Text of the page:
The Shipwrecked Sailor: An Egyptian Tale with Hieroglyphs Hardcover – Oct 1 2000
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From School Library Journal
Grade 1-5-Children fascinated by ancient Egypt and hieroglyphs should enjoy this retelling based on a tale found on an ancient papyrus scroll from the 19th century B.C.E. The sole survivor of a shipwreck relates being washed up on the shore of a paradisiacal "Island of the Soul" inhabited only by a huge serpent. As the sailor and serpent become friends, the creature tells how he lost his family and predicts the man's rescue, after which the island "will disappear forever under the waves, but it will always be with you, for it lives in your heart." The story, with its mystical snake and mysterious island, will hold readers' interest. The book is most successful, however, as a peek into ancient Egyptian folklore, art, and language. Bower's captivating pictures illustrate the story in the style of ancient Egyptian artists, utilizing vivid earth tones, blues, greens, and reds to depict a world that seems orderly even as a ship is overturned and its sailors drown. Hieroglyphic representations of highlighted phrases with their phonetic Egyptian translations appear on most pages of text. Five pages at the end give fascinating background. Pair this tale with Eric Kimmel's Onions and Garlic (Holiday, 1996) in a shipwreck-survivors storytime for school-aged children.
Louise L. Sherman, formerly at Anna C. Scott School, Leonia, NJ
Copyright 2000 Reed Business Information, Inc.
Gr. 3-5. This captivating picture book for older children, based on a four-thousand-year-old papyrus scroll now in Moscow's Hermitage Museum, tells of a sailor, the sole survivor of a shipwreck, who finds himself on an island paradise, the Island of the Soul. A huge serpent, with scales of gold and lapis, finds the man and assures him he will soon be rescued. When the prediction comes to pass, the serpent gives the man "precious things" to take back with him, asking only that the sailor speak well of him. The pictures beautifully reflect the colors and hieratic forms traditionally associated with ancient Egypt, and children interested in hieroglyphs (virtually all children) will be fascinated by the bands of hieroglyphs shown and translated on the text page. They'll have a great time comparing the text to the pictures. The book includes a map, notes about the story, an explanation of the symbols, and a bibliography. GraceAnne DeCandido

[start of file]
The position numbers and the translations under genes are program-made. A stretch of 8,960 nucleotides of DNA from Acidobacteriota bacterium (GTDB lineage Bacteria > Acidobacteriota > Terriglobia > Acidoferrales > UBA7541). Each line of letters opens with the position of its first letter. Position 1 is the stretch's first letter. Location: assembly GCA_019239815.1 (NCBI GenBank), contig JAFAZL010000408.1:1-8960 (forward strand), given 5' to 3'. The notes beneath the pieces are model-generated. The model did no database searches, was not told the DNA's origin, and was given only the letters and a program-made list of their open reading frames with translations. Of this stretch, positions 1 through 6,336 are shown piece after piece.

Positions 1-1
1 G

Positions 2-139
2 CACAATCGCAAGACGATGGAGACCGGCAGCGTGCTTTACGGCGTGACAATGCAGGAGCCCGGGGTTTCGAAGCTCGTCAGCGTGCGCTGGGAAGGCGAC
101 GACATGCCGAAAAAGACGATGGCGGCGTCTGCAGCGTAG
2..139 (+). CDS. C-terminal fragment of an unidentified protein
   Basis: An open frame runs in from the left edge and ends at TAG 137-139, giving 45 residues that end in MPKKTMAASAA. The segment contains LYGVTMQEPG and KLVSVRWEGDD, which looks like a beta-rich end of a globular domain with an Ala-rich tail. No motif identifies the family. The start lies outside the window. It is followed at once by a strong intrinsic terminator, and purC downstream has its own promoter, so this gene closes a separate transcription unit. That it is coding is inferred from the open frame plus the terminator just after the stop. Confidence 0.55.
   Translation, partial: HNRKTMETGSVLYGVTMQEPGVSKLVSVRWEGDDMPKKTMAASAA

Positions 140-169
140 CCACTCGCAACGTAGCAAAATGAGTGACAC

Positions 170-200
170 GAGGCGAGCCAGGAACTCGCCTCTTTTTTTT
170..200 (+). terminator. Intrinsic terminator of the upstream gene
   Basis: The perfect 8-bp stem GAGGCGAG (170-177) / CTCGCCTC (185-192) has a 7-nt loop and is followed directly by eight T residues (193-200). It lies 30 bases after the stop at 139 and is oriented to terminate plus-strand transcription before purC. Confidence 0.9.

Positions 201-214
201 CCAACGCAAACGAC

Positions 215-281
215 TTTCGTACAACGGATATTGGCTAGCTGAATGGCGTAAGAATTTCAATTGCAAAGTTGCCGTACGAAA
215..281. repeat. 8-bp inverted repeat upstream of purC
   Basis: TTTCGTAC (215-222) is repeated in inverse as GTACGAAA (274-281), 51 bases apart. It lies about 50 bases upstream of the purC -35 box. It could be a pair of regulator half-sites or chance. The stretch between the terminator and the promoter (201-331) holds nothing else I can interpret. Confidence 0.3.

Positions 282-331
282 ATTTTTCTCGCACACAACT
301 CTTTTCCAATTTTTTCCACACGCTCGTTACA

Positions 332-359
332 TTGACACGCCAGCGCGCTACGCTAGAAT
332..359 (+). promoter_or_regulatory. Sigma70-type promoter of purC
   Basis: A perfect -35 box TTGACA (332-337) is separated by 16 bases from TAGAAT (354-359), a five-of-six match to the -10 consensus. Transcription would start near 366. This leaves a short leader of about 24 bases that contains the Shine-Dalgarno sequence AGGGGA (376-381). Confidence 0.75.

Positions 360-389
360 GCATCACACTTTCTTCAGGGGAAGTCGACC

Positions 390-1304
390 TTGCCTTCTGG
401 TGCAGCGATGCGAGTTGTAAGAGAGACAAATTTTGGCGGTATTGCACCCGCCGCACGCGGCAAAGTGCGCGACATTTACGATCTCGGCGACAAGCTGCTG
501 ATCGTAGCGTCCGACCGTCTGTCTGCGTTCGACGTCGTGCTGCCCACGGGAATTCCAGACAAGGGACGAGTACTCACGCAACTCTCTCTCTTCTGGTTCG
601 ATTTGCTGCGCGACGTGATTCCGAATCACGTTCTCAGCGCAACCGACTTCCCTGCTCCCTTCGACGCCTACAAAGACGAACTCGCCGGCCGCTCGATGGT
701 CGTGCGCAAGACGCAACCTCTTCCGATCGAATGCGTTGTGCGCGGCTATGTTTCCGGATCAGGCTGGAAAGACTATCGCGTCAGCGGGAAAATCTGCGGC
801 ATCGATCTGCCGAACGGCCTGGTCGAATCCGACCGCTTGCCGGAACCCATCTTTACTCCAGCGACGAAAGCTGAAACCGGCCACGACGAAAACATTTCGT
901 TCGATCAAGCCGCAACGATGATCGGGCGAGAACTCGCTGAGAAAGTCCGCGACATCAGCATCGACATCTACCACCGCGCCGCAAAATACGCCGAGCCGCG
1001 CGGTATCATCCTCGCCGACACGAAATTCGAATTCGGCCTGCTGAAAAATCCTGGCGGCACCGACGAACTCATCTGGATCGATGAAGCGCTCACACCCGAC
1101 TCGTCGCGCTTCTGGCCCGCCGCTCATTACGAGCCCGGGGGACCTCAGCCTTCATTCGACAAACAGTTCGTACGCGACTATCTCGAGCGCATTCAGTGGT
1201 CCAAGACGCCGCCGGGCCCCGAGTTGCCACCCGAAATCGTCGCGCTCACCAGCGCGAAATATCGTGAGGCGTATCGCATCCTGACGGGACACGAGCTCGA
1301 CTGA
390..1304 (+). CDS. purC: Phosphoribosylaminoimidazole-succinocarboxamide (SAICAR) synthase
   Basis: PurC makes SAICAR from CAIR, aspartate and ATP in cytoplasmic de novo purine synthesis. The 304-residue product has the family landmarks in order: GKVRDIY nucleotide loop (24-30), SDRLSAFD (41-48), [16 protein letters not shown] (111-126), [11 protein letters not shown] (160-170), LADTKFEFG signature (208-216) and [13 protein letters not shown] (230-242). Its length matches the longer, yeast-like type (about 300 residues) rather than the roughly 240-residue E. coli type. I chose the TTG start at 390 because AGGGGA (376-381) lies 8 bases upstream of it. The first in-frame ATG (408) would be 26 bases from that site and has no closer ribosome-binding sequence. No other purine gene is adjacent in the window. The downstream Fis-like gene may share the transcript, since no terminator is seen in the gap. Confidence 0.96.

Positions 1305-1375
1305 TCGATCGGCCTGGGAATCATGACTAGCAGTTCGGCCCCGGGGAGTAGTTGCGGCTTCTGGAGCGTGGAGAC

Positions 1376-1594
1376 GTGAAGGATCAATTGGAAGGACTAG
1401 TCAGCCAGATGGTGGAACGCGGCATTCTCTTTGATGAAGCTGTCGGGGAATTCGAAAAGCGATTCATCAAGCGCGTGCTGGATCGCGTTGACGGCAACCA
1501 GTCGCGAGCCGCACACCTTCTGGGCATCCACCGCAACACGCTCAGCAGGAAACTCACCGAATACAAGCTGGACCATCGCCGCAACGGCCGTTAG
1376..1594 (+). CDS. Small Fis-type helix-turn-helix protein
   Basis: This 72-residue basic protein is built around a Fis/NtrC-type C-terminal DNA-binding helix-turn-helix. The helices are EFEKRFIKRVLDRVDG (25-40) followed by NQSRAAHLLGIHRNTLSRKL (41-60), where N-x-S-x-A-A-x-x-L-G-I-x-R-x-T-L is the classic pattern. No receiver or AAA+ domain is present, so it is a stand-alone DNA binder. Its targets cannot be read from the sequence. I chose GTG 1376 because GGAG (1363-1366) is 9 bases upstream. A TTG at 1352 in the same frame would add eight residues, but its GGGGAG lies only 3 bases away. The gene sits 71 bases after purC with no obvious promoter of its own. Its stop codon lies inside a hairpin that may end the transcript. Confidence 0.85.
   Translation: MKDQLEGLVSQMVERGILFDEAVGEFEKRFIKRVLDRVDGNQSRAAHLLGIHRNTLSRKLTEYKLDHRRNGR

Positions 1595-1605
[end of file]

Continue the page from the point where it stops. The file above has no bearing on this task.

Copyright © American Library Association. All rights reserved
Top Customer Reviews
When you are rescued four months later you have made a friend and you are rich. This is GOOD!
Based on a papyrus scroll from the 19th century B.C.E., this tale is illustrated with Egyptian designs from tombs and temples of the New Kingdom. There are hieroglyphs translating some of the story. The illustrator, Tamara Bower, includes explanations on the symbols she uses in the artwork and a detailed history of the Pharaoh's gold mines in Nubia and Punt.
Things both GOOD and BAD. This book is a MUST HAVE!
Most recent customer reviews
The book is magic! Ms. Bower's illustrations are gorgeous! I wish I'd had a book like this when I was a child.Published on Dec 12 2000 by Claire Chandler
Egyptologists have long considered the fable of The Shipwrecked Sailor one of the most remarkable fairy tales to survive from the time of the pharaohs. Ms. Read morePublished on Dec 6 2000 by Dr. James Romano